- Supreme Court of India directs Centre to form guidelines to compensate COVID-19 victims
- The SC has given 6 weeks time to the central government to do so
- Centre has replied to the SC in an affidavit
On Wednesday, the Supreme Court of India directed the central government to frame the guidelines to provide a minimum relief to the kin of those who succumbed to the deadly COVID-19, in under 6 weeks.
The Supreme Court said, “The National Disaster Management Authority has a statutory obligation to frame guidelines for minimum ex-gratia assistance for the victims of Covid pandemic,” on Wednesday.
The Court held that the section 12 of the Disaster Management Act, 2005, will include an ex-gratia and rejected the central government’s argument that it was not a mandatory provision.
However, the top court also noted that it cannot direct an amount that the Centre will have to pay.
It stated that NDMA has failed to discharge its functions by not recommending an ex-gratia assistance.
The top court said, “There is a duty cast on the national authority to prescribe minimum standards of relief. There is nothing on record that National Authority has issued any guidelines”.
Earlier in June, the central government had told the apex court that a compensation of ₹ 4 lakh cannot be paid to the families of those who have died of COVID-19 as the finances of state governments and the Centre are under severe strain.
In the affidavit filed before the Supreme Court, the Union home ministry said that the Centre, through its “minimum standard relief” under section 12 of the DM Act has taken several steps providing for substantial and speedy measures by way of, increase in the health, infrastructure, ensuring food safety to every citizen.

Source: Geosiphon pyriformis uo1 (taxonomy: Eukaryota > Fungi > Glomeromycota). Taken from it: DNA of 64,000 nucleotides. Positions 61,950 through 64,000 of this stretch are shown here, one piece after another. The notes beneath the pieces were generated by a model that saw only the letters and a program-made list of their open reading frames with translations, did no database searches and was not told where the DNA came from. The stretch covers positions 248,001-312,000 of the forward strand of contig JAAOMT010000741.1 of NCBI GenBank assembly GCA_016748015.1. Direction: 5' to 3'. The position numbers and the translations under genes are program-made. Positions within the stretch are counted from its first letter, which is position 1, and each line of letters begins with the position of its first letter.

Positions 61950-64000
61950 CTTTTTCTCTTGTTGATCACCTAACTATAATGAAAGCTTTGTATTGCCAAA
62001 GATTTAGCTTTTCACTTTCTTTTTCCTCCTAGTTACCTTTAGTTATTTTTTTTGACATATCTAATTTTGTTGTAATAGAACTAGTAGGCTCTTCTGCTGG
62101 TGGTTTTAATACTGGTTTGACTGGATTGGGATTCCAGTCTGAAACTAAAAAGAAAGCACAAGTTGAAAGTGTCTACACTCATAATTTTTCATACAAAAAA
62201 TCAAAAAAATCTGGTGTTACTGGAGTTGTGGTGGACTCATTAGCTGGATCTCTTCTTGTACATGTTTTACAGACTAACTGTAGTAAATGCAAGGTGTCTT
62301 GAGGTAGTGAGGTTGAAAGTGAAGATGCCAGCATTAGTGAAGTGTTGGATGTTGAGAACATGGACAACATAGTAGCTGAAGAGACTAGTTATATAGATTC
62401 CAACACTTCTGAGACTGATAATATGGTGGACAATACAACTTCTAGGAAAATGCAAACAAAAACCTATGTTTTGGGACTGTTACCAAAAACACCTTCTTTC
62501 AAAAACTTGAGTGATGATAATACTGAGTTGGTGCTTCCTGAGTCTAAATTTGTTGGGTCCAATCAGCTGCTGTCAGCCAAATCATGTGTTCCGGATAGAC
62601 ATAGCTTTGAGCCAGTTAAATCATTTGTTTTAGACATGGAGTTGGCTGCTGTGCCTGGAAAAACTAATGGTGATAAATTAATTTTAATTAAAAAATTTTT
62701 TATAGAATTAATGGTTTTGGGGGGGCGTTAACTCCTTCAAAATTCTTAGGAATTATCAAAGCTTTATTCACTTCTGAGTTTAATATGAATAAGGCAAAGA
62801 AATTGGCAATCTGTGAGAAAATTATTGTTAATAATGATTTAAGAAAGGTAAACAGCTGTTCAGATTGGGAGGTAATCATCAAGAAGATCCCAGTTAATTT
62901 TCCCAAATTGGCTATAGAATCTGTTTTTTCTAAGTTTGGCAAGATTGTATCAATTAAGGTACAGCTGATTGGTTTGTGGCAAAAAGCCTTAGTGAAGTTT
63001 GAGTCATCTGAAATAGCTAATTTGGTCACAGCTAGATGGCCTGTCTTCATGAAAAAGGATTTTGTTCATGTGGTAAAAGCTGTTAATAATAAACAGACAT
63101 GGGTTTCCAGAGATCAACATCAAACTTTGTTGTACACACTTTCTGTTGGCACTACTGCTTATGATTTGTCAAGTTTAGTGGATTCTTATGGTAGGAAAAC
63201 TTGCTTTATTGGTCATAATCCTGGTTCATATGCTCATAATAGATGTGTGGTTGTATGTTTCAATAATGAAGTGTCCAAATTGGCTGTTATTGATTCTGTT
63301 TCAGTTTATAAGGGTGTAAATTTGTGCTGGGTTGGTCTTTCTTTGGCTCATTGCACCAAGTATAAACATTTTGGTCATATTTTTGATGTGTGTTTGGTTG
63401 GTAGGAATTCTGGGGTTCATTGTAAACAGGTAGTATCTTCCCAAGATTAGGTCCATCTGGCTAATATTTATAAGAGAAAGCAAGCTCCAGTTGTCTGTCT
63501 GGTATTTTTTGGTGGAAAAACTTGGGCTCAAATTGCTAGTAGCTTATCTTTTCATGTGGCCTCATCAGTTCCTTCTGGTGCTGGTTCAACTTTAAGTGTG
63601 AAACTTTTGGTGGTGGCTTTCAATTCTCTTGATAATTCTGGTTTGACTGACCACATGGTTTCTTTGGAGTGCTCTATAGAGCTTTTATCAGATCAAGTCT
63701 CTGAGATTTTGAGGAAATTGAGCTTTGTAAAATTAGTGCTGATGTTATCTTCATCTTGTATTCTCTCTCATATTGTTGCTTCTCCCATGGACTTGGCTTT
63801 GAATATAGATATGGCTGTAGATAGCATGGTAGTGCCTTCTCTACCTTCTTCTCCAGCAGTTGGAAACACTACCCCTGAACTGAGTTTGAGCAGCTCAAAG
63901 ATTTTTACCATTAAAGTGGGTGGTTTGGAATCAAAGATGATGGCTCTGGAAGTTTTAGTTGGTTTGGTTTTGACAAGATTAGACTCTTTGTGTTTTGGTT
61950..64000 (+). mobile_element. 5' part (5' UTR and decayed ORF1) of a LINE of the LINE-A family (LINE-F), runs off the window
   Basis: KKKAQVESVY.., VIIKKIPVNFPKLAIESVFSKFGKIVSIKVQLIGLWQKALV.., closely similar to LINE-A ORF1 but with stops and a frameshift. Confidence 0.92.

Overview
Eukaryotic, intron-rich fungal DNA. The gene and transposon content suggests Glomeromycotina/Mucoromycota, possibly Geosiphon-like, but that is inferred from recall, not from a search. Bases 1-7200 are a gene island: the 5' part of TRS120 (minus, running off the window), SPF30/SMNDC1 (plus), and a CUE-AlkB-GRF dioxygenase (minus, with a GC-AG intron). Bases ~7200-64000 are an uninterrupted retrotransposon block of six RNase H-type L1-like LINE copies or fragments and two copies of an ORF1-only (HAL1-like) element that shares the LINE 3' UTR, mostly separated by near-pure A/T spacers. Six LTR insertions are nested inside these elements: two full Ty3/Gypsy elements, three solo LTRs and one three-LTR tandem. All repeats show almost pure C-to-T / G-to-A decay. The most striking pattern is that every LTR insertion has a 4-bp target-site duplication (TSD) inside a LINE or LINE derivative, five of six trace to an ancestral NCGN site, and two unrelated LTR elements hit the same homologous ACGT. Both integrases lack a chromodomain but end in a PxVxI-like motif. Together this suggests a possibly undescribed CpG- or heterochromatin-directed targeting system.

The government had said, “Already the finances of state governments and the central government are under severe strain because of the reduction in tax revenues and increase in health expenses on account of the pandemic.
“Thus, utilization of scarce resources for giving ex-gratia may have the unfortunate consequence of affecting the pandemic response and health expenditure in other aspects and hence cause more damage than good”.
The government also urged the courts to not interfere in its policy decisions.
The petitioners in the case were demanding that a compensation of ₹ 4 lakh should be given to the victims who lost their lives from the National Disaster Response Fund (NDRF) and the State Disaster Response Fund (SDRF).
The petitioners also seek relief regarding the simplification of the process for issuance of death certificates of people who lost their lives due to the deadly Coronavirus.